The Iditarod web site explains it best:
More than a race...a Commemoration
The race pits man and animal against nature, against wild Alaska at her best and as each mile is covered, a tribute to Alaska's past is issued. The Iditarod is a tie to -- a commemoration of -- that colorful past.
The Iditarod Trail, now a National Historic Trail, had its beginnings as a mail and supply route from the coastal towns of Seward and Knik to the interior mining camps at Flat, Ophir, Ruby and beyond to the west coast communities of Unalakleet, Elim, Golovin, White Mountain and Nome. Mail and supplies went in. Gold came out. All via dog sled. Heroes were made, legends were born.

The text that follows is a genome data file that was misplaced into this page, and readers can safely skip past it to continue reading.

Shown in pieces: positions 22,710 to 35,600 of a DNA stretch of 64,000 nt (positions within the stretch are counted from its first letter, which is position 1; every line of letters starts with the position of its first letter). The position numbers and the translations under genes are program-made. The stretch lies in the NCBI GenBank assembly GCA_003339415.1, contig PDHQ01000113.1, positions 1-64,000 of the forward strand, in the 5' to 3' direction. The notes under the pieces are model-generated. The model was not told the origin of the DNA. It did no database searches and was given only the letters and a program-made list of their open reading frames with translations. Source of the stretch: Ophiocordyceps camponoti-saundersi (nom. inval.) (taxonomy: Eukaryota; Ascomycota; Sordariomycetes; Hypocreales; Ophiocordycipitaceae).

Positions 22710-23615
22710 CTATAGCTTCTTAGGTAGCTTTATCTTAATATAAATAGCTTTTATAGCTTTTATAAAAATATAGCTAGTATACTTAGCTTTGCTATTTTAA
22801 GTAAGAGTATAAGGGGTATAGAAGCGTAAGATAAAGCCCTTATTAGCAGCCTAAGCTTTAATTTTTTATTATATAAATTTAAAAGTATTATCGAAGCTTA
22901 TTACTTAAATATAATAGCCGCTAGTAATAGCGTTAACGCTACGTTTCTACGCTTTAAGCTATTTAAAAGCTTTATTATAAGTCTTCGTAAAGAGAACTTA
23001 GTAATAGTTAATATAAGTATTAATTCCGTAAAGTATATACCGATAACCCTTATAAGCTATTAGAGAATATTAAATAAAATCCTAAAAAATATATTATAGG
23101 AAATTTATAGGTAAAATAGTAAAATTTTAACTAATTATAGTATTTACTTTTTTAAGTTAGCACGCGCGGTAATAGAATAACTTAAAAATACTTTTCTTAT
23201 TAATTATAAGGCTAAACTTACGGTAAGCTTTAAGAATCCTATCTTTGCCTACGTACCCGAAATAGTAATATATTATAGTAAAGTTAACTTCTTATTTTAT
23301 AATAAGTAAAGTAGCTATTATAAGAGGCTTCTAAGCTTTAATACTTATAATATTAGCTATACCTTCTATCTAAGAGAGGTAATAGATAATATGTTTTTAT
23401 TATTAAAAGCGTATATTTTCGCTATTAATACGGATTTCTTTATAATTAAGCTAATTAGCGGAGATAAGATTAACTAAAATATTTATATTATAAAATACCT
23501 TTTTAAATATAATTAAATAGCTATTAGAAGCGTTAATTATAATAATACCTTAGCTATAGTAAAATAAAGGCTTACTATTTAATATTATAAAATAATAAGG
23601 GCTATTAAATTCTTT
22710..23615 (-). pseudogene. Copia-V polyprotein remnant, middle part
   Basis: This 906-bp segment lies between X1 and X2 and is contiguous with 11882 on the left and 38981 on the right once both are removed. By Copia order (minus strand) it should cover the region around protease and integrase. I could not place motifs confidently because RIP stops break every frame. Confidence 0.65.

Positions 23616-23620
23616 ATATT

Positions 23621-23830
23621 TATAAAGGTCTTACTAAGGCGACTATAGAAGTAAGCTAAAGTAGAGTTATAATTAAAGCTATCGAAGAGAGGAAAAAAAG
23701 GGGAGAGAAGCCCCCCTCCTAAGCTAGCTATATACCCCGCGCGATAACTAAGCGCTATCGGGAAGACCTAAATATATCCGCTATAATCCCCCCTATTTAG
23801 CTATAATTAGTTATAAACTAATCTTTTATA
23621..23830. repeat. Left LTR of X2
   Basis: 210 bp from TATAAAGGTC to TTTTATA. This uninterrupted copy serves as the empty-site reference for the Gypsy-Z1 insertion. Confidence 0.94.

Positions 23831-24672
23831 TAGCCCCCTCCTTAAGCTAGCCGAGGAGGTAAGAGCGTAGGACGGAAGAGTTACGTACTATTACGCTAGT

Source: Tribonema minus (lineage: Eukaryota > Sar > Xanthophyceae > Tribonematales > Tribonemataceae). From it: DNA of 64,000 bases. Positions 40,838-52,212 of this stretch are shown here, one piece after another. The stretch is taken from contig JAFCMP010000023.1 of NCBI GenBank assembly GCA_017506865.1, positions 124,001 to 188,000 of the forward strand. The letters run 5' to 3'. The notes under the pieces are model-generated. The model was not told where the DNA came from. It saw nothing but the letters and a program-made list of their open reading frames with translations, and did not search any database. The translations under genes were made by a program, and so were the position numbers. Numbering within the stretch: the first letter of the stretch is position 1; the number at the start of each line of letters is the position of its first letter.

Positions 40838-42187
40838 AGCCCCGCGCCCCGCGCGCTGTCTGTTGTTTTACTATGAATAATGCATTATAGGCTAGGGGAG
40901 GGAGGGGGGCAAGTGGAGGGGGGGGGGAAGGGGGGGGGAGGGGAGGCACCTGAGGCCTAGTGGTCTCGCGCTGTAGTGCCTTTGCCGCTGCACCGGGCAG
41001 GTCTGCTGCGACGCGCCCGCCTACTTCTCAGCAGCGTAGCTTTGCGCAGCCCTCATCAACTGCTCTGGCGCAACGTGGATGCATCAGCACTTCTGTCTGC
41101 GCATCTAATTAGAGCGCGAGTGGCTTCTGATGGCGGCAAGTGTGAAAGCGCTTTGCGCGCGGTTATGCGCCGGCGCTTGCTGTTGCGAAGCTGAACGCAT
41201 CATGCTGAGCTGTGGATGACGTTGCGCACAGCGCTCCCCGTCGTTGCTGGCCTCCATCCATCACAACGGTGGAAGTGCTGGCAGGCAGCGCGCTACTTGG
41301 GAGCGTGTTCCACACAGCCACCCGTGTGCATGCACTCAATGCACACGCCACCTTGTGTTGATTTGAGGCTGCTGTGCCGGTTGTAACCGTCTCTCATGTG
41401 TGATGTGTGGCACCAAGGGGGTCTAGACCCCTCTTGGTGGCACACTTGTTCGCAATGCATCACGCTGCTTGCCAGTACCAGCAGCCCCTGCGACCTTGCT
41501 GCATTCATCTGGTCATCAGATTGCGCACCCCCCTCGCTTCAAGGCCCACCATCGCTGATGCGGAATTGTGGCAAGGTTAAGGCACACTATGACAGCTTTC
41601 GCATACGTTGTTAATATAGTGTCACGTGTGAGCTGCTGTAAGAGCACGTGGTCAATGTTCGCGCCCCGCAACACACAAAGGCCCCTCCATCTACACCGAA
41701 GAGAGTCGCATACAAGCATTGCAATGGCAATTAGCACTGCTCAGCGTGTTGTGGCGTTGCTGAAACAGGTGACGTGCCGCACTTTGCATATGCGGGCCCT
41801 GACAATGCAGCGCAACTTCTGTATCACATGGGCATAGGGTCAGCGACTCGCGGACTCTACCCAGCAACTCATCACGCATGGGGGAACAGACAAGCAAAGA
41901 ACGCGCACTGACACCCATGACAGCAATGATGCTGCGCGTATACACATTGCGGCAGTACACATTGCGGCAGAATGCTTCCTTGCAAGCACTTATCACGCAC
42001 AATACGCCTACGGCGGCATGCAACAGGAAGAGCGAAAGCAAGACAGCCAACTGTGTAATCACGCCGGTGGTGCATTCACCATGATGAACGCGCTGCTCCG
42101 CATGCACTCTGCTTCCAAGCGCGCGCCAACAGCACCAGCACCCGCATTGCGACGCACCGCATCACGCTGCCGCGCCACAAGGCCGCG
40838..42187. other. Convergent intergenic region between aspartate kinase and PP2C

In 1925, part of the Iditarod Trail became a life saving highway for epidemic-stricken Nome. Diphtheria threatened and serum had to be brought in; again by intrepid dog mushers and their faithful hard-driving dogs.
The Iditarod is a commemoration of those yesterdays, a not-so-distant past that Alaskans honor and are proud of.
How about that picture? Is that human interest or what? Check out the Iditarod web site for yourself, but hurry, we mush on Saturday, March 5.
-- Dalton Hammond